International Artist Blog Hop Invite!

I have been asked to participate in an Artist Blog Hop !  I was asked by my friend and fellow artist Laurel Nathanson! The idea is that we answer some simple questions about the creative process which most people are endlessly curious about!

Quick, I will now change hats from being a Sustainable Custom Jeweler to Victoria Ruta Skirpa, Artist! If you are extra curious about my artistic endeavors, please follow me on instagram!

I have been an artist for many, many years in addition to making beautiful ethical engagement rings for couples in love, :)!I rarely mention this on Sulusso, but today is the day that I am going to post some personal questions that pertain to myself as and artist and the creative process. So here it is:

Q: Victoria, what are you working on these days?

I am always working on something fun. Lately, (I guess because it is still wedding season!) I have been sketching engagement rings. They are challenging from an artistic point of view because if they are to look like an engagement ring they need to have some classical elements, and yet as an artist, when I sketch for myself, I want to add my personality and aesthetic.

I am also revisiting some older jewelry-sculptures, bug like, mechanical forms. Check this one out:

Q: How does your artistic work differ from others of its genre?

I think I combine dissimilar elements very well (so I am also told). Naturalistic with Industrial, and Science Fiction with Classicism.

Q: Why do make and create ?

As a creative person, part of the simple truth is the inability to stop. Being creative is an expression of alive-ness. The ability to manifest has an element of birthing, without babies.

Q: How does your writing/working process work?

This is completely dependant on what I doing. When I work with a client on a custom piece, which is usually bridal, the perspective of another person becomes integral to the process. I love this part about custom jewelry! Often the client has a vision and is unsure how to execute it so I educate and sometimes nurture their ideas to life. It is quite beautiful and this process is very much about listening and paying attention to the clients energy and focus. It is less about a particular design or feature, though that of course enters into the picture. The joy here however, is that even if I am personally not attracted to a particular style, I am still joyful, present, and engaged in creativity.

This ability to be interested in something that is not my automatic “go-to aesthetic” is something that I have felt is very important, so sometimes I challenge myself in this way on purpose. I call myself eclectic at times because I am constantly pushing the boundaries of my own style, opening it to other sensibilities, styles, and ideas, so that while I have my own “style” I am also in constant relationship to what appears to be out of my style. So this mental tension is engaging and fun. This happens in sketching, with carving, and with spontaneous choices in the moment of creativity.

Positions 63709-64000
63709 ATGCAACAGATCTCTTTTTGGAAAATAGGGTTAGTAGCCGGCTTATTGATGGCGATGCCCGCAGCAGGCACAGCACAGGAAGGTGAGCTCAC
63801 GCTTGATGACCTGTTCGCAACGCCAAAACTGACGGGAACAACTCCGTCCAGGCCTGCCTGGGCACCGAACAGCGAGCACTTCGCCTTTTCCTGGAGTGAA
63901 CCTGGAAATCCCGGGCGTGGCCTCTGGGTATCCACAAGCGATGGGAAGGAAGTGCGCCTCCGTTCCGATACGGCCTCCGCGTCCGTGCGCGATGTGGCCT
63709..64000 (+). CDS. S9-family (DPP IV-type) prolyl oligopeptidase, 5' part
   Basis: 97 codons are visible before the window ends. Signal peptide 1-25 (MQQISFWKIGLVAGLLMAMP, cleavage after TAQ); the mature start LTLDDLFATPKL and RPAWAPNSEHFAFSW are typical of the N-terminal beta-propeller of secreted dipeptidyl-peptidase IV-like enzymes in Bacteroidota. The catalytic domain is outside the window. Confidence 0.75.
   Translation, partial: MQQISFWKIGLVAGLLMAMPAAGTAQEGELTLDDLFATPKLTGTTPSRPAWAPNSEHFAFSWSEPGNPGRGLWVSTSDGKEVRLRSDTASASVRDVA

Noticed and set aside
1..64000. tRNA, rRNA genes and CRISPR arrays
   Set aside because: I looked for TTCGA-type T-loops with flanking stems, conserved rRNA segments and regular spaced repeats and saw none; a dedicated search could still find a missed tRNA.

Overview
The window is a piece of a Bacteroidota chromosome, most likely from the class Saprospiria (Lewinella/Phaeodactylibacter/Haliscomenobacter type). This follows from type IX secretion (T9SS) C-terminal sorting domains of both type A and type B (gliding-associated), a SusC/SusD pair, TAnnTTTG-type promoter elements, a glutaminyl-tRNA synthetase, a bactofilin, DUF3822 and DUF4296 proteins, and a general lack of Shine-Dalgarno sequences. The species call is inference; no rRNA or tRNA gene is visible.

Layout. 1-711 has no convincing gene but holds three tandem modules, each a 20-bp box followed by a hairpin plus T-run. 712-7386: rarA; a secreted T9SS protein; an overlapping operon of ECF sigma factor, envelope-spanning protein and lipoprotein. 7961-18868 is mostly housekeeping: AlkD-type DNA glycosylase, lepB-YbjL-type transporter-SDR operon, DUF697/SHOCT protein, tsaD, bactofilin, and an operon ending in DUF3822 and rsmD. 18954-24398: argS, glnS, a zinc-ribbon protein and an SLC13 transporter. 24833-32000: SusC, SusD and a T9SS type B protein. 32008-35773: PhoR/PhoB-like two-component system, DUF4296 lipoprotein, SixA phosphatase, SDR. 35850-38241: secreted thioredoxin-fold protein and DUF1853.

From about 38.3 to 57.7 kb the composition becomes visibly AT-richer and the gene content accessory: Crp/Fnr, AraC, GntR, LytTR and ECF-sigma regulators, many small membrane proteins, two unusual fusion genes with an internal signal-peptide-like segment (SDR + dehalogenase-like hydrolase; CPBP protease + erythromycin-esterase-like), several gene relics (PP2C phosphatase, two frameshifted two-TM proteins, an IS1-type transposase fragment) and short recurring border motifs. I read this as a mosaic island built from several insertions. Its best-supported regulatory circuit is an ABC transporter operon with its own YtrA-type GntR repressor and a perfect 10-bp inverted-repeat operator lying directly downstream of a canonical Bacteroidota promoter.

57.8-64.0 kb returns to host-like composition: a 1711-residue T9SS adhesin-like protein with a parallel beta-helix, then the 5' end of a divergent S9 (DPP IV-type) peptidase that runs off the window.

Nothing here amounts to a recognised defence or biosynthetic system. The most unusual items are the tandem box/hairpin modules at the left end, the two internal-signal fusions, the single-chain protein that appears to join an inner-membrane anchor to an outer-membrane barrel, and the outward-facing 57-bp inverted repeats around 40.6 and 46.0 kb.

I think it is important to understand that with 3D objects, the creative part is actually a small portion of the object – most of it is execution, through casting, fabrication etc. If my mind is playful the way that I described, I get to extend the creative part and live it a bit longer in the experience, than I would otherwise! Now that is deep fun.

Now, move on to the next hop! Go see my friend Laural Nathanson, she is a lot of fun! Or, if you are a website junkie, just go there: http://laurelnathanson.com/

 

Game of Stones & Zultanite – A sustainable favorite!

This image shows the unusual qualities of Zultanite!

This last February the Discovery channel launched a show detailing the “real adventures” of Don Kogan. He specializes in rare stones from the most dangerous and lawless places on earth, racing the clock to be the first to each new … Continue reading

Fancy Colored Conflict-Free Diamonds

Brazil Minerals, Inc. a U.S. holding company with revenues from sales of gold and diamonds, announced today that one of the diamonds produced by Mineração Duas Barras Ltda. (“MDB”) was graded as a fancy color diamond by the Gemological Institute of America (“GIA”).

The colors most commonly seen in Brazilian fancy diamonds are yellow, pink, and blue.Colored diamonds lend themselves well to specific jewelry pieces.

The special good news about this is that MDB mines conflict free diamonds and gold, and sells rough and polished diamonds and 96% purity gold. As one of the largest alluvial processing plant for diamonds and gold in Latin America, we are truly happy about the introduction of eco-friendly and conflict-free colored diamonds!

US partners with Guinea to Improve Diamond Mining

Happily, we learned that the US Department of State announced a partnership with Guinea to increase transparency and reduce corruption in the “extractives” sector.

Guinea is a valued source of diamonds that are produced through small-scale mining. Due to regulation inefficiency and limited technical capacities and uneven enforcement in the small-scale mining industry, the country can be a highway for conflict diamonds to enter the international market.

The US will focus on assisting the African nation with its diamond mining, as it relates to the Kimberley Process Certification Scheme and the Washington Declaration. They will work to strengthen property rights and land tenure for small-scale miners to ensure more rough diamonds follow a legal chain of custody. Though the Kimberly process has brought awareness and responsibility to the Jewelry Industry, we hope that this and other such partnerships move beyond the Kimberly Process, toward provenance, sustainability, and ethically sourced transparency.

This partnership is part of the implementation of  the “Extractive Industries Transparency Initiative (EITI).” This began in 2002 in the UK at the World Summit on Sustainable Development.

June Birthstone: Alexandrite

A relatively modern gem, Alexandrite, was first discovered in Russia in 1831 during the reign of its namesake, Czar Alexander II.Alexandrite ring